Results from the control condition in this study were particularly revealing. In this case participants were primed with a mundane article about fertiliser. They experienced just as much negative emotion after the reminiscence exercise as participants who'd read the article about sad people being disliked. This suggests the reminder about society's intolerance of negative emotions was unnecessary for aggravating the experience of sadness. "Social pressures appear to be highly normative and particularly so within Western cultures," the researchers said.

Bastian and his colleagues said their findings show how our beliefs about society's intolerance of negative emotions has downstream effects, changing how we experience our own emotions, "ironically aggravating those same emotions that are deemed to be socially undesirable or unacceptable."

"Attempts to promote the value of feeling good over the value of feeling bad by emphasising social norms for these emotions may therefore have the effect of making people feel bad more often," the researchers concluded.

_________________________________ ResearchBlogging.org

Bastian B, Kuppens P, Hornsey MJ, Park J, Koval P, and Uchida Y (2012). Feeling bad about being sad: the role of social expectancies in amplifying negative mood. Emotion (Washington, D.C.), 12 (1), 69-80 PMID: 21787076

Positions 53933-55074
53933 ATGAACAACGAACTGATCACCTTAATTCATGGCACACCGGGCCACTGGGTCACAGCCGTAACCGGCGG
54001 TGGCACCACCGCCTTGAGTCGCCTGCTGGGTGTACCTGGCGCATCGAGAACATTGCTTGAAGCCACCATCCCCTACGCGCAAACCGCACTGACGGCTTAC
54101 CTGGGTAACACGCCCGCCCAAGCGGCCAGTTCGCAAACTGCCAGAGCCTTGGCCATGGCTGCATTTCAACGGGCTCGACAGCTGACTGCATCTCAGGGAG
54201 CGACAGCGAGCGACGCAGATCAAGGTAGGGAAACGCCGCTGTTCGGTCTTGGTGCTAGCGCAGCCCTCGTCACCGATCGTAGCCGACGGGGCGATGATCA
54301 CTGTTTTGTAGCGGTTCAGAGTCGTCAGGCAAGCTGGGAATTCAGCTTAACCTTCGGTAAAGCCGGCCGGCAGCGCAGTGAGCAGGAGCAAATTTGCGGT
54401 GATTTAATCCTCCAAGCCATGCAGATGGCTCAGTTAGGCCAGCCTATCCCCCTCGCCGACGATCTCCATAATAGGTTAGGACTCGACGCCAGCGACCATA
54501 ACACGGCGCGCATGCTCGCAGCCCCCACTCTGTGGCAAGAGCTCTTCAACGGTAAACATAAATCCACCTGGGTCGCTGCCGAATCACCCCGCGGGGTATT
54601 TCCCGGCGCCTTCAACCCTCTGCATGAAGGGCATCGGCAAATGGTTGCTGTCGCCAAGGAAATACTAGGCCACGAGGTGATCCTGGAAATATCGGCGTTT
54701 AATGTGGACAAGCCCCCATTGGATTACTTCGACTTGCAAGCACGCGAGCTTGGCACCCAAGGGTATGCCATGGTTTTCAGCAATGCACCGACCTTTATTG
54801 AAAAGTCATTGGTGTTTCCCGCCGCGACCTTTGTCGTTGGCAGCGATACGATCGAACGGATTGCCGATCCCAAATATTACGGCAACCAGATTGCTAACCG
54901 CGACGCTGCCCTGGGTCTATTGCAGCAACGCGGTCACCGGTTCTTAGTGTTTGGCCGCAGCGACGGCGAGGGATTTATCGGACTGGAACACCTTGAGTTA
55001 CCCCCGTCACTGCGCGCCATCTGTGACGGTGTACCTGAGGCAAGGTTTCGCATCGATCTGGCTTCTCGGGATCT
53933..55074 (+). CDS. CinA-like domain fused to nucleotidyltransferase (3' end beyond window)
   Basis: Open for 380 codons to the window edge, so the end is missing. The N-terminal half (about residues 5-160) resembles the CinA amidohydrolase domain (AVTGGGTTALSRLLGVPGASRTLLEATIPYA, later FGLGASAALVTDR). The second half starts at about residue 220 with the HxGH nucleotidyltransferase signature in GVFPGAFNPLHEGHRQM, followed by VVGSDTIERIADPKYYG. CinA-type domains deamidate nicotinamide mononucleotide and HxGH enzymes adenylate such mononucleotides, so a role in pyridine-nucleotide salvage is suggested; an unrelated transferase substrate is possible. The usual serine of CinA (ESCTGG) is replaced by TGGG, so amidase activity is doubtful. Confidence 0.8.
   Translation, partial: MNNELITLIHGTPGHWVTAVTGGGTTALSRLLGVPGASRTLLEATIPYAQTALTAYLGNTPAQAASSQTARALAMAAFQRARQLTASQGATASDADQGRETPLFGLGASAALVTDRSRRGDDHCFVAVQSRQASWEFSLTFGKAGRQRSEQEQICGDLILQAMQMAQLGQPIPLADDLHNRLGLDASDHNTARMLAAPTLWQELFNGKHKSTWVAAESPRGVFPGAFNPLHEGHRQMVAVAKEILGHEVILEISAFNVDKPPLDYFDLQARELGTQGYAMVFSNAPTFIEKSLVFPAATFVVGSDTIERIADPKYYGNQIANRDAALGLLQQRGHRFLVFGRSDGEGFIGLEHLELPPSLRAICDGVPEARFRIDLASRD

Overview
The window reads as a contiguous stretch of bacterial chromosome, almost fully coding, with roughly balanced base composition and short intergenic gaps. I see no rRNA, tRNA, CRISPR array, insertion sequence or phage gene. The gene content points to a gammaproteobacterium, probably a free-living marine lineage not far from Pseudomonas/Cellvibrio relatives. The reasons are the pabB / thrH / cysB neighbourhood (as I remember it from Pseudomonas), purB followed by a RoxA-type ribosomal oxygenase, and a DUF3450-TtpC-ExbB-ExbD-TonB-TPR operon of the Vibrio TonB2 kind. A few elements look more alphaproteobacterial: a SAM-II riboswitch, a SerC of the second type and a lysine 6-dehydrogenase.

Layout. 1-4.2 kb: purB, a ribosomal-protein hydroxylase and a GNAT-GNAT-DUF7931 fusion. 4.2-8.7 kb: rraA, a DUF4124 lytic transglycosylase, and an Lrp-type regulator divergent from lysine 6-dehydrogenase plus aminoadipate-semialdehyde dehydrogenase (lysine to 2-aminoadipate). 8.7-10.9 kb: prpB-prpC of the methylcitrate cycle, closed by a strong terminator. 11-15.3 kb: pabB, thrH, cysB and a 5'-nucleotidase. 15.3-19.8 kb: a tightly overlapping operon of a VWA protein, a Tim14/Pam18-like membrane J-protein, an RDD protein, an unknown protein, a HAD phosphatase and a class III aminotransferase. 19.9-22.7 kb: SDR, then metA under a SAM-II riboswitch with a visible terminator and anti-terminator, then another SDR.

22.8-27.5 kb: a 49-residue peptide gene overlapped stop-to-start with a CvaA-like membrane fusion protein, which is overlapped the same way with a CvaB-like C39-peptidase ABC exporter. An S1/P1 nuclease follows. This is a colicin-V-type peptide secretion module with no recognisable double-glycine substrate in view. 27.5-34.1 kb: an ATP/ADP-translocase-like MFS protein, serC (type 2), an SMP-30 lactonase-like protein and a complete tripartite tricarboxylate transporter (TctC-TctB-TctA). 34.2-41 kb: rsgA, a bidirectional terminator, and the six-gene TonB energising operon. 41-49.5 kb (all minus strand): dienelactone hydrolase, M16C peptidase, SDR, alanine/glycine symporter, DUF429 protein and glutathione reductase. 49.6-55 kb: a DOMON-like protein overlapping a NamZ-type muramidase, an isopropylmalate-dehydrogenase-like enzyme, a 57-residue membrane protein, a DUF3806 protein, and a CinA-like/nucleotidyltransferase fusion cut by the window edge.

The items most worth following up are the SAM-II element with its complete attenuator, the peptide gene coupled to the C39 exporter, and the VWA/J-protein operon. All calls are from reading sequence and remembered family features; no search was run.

-Further reading- Other people may experience more misery than you realise.

Post written by Christian Jarrett for the BPS Research Digest.

17 comments:

  1. Tim Mahy9:48 am

    Surely that is just going about the way of delivering happiness the wrong way?

    By making happiness an essential it is making the negative a negative event and thus exacerbating the effect of negative affect.

    Positive psychology literature talks about negative emotions being necessary to cope with some events, and how positive emotions can help to buffer the negative events, therefore an awareness that happiness is not the be all and end all of life would raise awareness that sometimes having negative feelings is a positive thing!